Blackstone and Prudential’s £11.8 billion purchase of a loan portfolio demonstrates today’s demand for non-core but performing debt.
The UK government’s sale of loans relating to Bradford & Bingley, the defunct former building society turned bank, is another significant milestone in the deleveraging of the UK’s non-core debt pile left over from the financial crisis.
The government-mandated ‘bad bank’, UK Asset Resolution, sold two separate portfolios containing performing buy-to-let residential property loans to Blackstone and Prudential in a deal which was announced late last week for £11.8 billion. To quote the UKAR announcement, the price was at the “upper end” of expectations.
For UKAR, the sale of what was known as Project Ripon marked a successful conclusion to a sales process which aimed to recoup money owed to the UK taxpayer after Bradford & Bingley was bailed out in 2008.
For those with an interest in the European loan sales market, the Ripon deal also demonstrates that there is investor demand for large pools of performing real estate loans, and not just the bargain non-performing loans which have dominated market activity since 2011.
It is important to remember that what is known as Europe’s ‘non-core’ debt pile is not just distressed assets, but also plenty of performing debt which is held by institutions which have made strategic decisions to divest, including in some cases property lending exposure.
In a recent blog post, Richard Thompson, PwC’s global leader of its portfolio advisory group, estimated that around half of European loan assets identified as non-core are made up of performing loans. Consider that PwC estimates the overall debt pile to be €2.1 trillion.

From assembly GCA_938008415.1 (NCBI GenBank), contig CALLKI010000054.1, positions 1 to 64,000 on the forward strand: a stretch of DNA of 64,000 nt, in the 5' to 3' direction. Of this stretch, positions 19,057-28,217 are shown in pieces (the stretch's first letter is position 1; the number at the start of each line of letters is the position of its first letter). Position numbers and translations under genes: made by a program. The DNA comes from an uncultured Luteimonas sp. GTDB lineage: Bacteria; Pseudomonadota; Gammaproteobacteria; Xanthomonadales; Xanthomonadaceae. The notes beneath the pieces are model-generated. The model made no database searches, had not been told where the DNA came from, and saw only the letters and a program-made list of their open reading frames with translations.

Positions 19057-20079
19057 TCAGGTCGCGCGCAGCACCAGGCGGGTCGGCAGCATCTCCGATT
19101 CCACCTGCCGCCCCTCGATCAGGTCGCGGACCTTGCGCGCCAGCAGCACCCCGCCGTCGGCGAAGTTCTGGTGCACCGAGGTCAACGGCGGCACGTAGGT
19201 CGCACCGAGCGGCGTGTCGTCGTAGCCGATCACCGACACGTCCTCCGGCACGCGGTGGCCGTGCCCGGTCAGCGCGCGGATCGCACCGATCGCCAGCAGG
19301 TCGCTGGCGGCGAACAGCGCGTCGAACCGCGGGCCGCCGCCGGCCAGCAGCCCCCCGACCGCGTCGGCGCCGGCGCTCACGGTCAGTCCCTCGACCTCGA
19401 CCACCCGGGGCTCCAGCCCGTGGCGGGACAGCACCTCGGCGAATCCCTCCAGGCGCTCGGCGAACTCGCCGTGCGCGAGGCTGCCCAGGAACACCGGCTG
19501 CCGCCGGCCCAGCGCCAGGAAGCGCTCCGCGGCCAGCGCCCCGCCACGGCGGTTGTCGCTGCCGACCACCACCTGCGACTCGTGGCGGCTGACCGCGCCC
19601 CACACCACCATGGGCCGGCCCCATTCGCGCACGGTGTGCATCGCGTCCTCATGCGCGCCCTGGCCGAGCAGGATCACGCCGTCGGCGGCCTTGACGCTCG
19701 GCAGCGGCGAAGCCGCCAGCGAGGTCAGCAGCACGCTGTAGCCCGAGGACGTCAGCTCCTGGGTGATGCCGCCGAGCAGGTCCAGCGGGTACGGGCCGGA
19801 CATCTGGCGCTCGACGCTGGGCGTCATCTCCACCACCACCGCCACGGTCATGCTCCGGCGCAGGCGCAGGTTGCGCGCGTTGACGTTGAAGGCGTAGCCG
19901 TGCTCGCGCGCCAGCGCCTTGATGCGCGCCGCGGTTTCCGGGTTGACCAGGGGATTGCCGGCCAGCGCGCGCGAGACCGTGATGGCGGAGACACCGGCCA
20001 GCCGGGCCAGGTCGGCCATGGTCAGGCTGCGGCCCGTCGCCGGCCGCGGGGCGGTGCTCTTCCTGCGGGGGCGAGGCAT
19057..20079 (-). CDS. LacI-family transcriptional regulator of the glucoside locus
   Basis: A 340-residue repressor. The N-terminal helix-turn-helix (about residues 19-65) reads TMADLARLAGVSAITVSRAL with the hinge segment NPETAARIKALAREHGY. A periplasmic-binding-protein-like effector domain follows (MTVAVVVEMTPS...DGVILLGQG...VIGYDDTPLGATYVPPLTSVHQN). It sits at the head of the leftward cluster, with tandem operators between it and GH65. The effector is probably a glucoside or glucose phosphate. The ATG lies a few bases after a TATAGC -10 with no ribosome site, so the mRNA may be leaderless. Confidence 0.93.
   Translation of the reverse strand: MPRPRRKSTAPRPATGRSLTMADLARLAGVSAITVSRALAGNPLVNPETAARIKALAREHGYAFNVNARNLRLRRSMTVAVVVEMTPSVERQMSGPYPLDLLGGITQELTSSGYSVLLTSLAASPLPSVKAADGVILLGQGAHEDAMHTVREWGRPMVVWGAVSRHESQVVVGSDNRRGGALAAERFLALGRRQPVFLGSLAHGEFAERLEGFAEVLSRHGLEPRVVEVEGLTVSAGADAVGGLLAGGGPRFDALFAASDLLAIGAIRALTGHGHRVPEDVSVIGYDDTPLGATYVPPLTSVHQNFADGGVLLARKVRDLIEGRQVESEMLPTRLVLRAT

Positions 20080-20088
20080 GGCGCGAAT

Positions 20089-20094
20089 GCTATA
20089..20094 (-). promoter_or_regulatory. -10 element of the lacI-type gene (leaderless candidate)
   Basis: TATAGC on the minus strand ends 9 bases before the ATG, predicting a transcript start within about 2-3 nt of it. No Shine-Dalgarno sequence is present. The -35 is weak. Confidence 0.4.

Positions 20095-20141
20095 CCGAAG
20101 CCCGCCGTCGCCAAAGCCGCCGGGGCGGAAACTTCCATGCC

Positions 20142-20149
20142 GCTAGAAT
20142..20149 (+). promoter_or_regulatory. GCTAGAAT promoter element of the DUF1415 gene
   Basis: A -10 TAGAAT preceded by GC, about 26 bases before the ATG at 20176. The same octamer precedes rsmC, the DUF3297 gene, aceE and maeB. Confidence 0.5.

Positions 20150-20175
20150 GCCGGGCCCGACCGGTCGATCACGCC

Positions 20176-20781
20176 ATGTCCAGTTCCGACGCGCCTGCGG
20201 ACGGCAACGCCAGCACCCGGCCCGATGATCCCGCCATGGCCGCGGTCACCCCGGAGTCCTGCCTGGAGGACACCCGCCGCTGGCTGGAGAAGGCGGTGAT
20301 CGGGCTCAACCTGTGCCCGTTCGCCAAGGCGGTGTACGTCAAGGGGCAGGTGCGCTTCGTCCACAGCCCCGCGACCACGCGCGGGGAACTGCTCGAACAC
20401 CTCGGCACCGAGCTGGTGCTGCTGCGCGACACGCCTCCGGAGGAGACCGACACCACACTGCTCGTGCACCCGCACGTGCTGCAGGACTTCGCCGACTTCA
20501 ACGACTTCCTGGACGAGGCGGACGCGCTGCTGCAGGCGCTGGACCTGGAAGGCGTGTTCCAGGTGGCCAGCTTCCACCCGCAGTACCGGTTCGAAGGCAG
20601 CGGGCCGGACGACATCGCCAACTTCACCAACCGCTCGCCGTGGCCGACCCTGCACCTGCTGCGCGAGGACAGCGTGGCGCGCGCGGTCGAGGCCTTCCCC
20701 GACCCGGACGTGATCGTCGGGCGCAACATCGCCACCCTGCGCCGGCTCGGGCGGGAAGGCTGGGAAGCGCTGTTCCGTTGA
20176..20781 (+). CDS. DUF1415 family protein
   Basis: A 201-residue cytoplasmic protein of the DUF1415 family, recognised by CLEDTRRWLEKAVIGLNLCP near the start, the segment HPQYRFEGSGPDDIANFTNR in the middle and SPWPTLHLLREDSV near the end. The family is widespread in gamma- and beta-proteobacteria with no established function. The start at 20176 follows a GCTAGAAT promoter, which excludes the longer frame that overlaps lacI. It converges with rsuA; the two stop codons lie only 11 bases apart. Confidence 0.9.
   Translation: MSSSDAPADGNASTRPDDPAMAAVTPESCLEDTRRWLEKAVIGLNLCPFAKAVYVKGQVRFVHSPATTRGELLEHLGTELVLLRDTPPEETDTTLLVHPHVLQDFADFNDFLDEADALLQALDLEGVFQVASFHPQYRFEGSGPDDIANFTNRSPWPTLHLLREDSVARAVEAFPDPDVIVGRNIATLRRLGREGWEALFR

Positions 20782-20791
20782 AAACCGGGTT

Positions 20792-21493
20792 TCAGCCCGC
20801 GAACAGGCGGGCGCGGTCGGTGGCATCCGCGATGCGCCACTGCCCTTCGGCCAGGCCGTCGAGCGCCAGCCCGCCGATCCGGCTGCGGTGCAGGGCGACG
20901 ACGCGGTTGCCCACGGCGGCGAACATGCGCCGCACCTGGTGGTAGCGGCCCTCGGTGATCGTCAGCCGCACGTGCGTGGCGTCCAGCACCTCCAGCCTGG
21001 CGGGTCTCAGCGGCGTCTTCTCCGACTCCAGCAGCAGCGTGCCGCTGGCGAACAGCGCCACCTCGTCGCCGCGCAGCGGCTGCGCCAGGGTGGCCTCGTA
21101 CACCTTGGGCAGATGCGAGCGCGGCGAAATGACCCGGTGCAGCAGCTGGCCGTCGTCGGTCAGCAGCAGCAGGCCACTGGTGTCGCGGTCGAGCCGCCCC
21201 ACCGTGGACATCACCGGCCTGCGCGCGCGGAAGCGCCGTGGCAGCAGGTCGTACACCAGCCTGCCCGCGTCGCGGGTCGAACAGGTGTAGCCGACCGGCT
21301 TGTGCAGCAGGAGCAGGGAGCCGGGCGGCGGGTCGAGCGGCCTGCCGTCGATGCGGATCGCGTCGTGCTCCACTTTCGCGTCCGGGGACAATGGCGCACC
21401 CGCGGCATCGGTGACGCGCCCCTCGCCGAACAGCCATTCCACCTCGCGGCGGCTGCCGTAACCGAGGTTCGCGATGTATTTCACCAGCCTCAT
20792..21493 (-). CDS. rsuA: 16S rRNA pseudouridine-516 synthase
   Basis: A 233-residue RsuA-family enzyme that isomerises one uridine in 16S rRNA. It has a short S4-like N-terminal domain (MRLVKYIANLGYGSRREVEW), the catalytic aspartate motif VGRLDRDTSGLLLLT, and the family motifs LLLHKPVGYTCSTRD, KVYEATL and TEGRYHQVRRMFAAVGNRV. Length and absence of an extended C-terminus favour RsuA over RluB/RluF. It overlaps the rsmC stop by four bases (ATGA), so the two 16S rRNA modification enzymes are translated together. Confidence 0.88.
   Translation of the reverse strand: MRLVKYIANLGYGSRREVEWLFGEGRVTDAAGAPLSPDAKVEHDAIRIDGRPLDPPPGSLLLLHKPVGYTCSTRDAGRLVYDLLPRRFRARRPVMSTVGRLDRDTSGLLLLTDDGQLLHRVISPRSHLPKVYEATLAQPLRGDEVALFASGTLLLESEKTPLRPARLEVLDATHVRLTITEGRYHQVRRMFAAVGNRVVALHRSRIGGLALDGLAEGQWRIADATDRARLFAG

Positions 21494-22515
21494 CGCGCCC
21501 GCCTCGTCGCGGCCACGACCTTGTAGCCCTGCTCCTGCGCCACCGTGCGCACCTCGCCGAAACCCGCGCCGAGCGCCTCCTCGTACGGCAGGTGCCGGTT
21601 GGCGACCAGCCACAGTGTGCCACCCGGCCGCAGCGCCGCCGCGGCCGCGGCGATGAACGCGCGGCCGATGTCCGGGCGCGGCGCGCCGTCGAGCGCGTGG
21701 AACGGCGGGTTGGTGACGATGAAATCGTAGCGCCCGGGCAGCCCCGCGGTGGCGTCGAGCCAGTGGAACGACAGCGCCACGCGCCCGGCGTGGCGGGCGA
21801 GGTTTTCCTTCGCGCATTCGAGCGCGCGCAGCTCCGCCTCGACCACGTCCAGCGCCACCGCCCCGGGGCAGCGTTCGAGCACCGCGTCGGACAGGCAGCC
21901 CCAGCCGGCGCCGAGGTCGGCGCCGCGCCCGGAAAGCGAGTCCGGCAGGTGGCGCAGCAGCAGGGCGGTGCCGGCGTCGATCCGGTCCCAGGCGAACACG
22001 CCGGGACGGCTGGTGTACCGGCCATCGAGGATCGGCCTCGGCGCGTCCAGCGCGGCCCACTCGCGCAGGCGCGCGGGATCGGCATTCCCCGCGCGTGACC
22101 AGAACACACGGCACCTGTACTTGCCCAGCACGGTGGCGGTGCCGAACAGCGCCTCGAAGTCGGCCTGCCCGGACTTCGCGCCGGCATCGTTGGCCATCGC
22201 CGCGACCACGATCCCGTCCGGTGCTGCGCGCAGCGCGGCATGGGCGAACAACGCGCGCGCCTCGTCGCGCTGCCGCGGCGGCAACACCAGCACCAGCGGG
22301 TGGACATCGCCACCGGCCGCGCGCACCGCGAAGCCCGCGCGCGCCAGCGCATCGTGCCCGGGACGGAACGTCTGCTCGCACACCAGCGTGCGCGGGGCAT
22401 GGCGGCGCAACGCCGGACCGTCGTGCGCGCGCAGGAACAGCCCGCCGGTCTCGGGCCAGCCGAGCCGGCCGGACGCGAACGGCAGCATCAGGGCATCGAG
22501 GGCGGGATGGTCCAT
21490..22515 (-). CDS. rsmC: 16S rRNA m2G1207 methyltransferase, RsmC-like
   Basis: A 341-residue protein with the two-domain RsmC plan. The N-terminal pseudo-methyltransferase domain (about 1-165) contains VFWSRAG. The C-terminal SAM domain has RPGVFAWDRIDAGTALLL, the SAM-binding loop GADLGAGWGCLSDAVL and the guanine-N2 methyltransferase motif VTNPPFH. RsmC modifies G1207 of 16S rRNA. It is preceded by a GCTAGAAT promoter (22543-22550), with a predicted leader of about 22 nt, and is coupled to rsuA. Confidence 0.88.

Real estate is just an element of the total, with corporate, infrastructure and project finance, for instance, also featuring. Focussing just on real estate loan sales, a 2016 research piece by CBRE said that some 15 percent of 2014 and 16 percent of 2015 total loan sale activity represented either performing or a mixture of performing/NPL loan pools.
As lenders work their way through Europe’s non-core debt pile, performing loan portfolios are likely to grow in importance. When European banks and asset management agencies began deleveraging property debt in earnest from around 2011, NPLs were the obvious assets to package up into portfolios. US private equity firms snapped them up at steep discounts, applied their aggressive asset management techniques to them and typically made a tidy profit. Now, with the bulk of deleveraging completed in the core markets of the UK and Ireland, attention has turned in part to performing loans.
We have already seen major sales of performing property debt. In April 2015, Blackstone and Wells Fargo bought GE Capital’s real estate assets in a deal which saw Wells take on its UK mortgages. In September that year, Lone Star bought Aviva’s £2.7 billion face-value Project Churchill loan book for £2.25 billion. The shallow discount reflected the fact that around half of the portfolio was performing.
As deleveraging progresses across Europe, it is likely that we will see more large-scale performing loan books emerge as lenders face increasing regulatory pressure to shift assets off their books. German banks, for instance, have been reluctant to realise losses and they still have high pricing expectations for performing loan portfolios, although market watchers expect portfolios to come to market this year. In Italy, the government is providing guarantees to support the transfer of loans into securitisation vehicles and market players say sub-performing and performing debt is in the pipeline.
If the explosion of NPL sales from 2011 represented a delayed reaction by lenders to the global financial crisis and was an exercise in dumping toxic loans, the increasing activity in the performing loans sales sector represents a wider restructuring of Europe’s real estate lending landscape. Sales like Project Ripon show that private investors are keen to take on unwanted but otherwise healthy loans.